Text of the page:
Wednesday, March 07, 2012

Vimeiro (2nd Run)

On March 5, I had the opportunity to set up a game of SHAKO in a local mall.

I chose to do this as there was a teacher's strike on and there could be some foot traffic to take note of the game.

Sadly (for me) the weather was fine, cold yet sunny. This meant that not many would want to come indoors. At least I had a spot under the skylight and was in sunny comfort most of the day.

There were some dozen or so curious onlookers through the day, I was happy when a couple of 8-12 year old boys decided to look and ask many questions. Within 15 minutes they had taken over command of the Anglo-Allied command and we continued to a time limit conclusion.

I had set up the Anglo forces in historical pattern, with a small variation for the artillery and Beresford's 5th Brigade, that was spread across the Ventosa plateau.

Beresfords' divided Brigade can be seen atop the hill in the distance, with Brenier's 1st Brigade in the Foreground, looking from the French left into the Anglo left across the field.

Here can be seen the artillery supporting role that Beresford's men took on.

The Anglo right flank, Vimeiro in the center, and distant behind the lines are the Portuguese (yes I am using a mix of others to fill in the role) and on his white horse is Wellseley.

Immediately the Anglo weak left is seen as the place of critical need. The Portuguese are at once dispatched to cover that flank.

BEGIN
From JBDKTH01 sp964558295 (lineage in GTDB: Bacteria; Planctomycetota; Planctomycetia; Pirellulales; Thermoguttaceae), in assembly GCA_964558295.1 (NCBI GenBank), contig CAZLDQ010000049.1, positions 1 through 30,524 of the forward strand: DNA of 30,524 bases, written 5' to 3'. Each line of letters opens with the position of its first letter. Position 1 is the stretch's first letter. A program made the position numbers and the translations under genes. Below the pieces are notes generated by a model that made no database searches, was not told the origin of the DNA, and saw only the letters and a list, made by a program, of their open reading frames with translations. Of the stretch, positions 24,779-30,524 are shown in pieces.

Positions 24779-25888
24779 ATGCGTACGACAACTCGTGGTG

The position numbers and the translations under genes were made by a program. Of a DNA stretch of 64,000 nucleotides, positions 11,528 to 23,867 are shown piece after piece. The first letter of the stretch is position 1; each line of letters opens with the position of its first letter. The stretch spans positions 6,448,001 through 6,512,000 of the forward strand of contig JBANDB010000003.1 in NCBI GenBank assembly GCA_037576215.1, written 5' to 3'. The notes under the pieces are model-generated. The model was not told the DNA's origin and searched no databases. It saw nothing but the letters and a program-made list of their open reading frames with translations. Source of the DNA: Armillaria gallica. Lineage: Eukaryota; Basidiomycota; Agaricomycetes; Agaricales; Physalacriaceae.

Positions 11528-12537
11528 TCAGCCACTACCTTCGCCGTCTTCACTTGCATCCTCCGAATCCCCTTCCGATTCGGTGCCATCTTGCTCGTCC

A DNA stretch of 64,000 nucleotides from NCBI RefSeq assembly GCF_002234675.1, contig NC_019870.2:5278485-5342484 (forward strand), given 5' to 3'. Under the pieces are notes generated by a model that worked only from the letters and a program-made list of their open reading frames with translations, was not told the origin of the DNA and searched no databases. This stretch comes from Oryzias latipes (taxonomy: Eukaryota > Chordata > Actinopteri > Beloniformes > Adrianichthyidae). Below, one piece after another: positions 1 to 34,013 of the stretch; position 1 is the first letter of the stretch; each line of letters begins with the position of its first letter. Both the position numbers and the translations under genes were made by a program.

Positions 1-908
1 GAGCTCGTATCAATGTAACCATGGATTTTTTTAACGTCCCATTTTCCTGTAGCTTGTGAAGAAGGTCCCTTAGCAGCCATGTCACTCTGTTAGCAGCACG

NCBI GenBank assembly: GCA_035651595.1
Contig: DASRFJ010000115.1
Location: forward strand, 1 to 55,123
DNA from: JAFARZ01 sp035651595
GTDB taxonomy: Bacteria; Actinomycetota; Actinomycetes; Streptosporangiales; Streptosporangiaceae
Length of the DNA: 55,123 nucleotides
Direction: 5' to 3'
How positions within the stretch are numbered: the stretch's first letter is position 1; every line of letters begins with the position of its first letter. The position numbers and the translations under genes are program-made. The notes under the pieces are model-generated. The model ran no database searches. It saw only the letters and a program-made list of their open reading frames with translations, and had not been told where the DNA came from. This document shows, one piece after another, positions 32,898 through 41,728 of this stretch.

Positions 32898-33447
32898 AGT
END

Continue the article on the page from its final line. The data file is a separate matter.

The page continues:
The fire exchanges on the French left were going very well for the British and the brigade was forced to test morale, they only just converted to defense mode and held their ground.

In the center, Beresford was forced to flee with his men as half of them were crushed in Ventosa, while the regiment covering the guns was overrun and the guns taken by two columns of French Line Infantry ... the Grenadier Division had not been activated yet, it can be seen on the French start line.

Still the French Cavalry had not yet arrived, so the Anglo forces had a chance to throw off the French...

The boys had come in during turn two and we did two turns while they were in command.

They took the situation well and we came up on the clock as time limited us from running more than the 4th turn. The French Cavalry had not yet arrived, though the French Grenadiers had not been employed yet either. We agreed that it would be a close game if the cavalry did not arrive, if it did come then the allied lines were doomed.

1 comment:

Rafael Pardo said...

A well done refight. Congratulations to attract the young recruits. Wargames are another tool to use in education.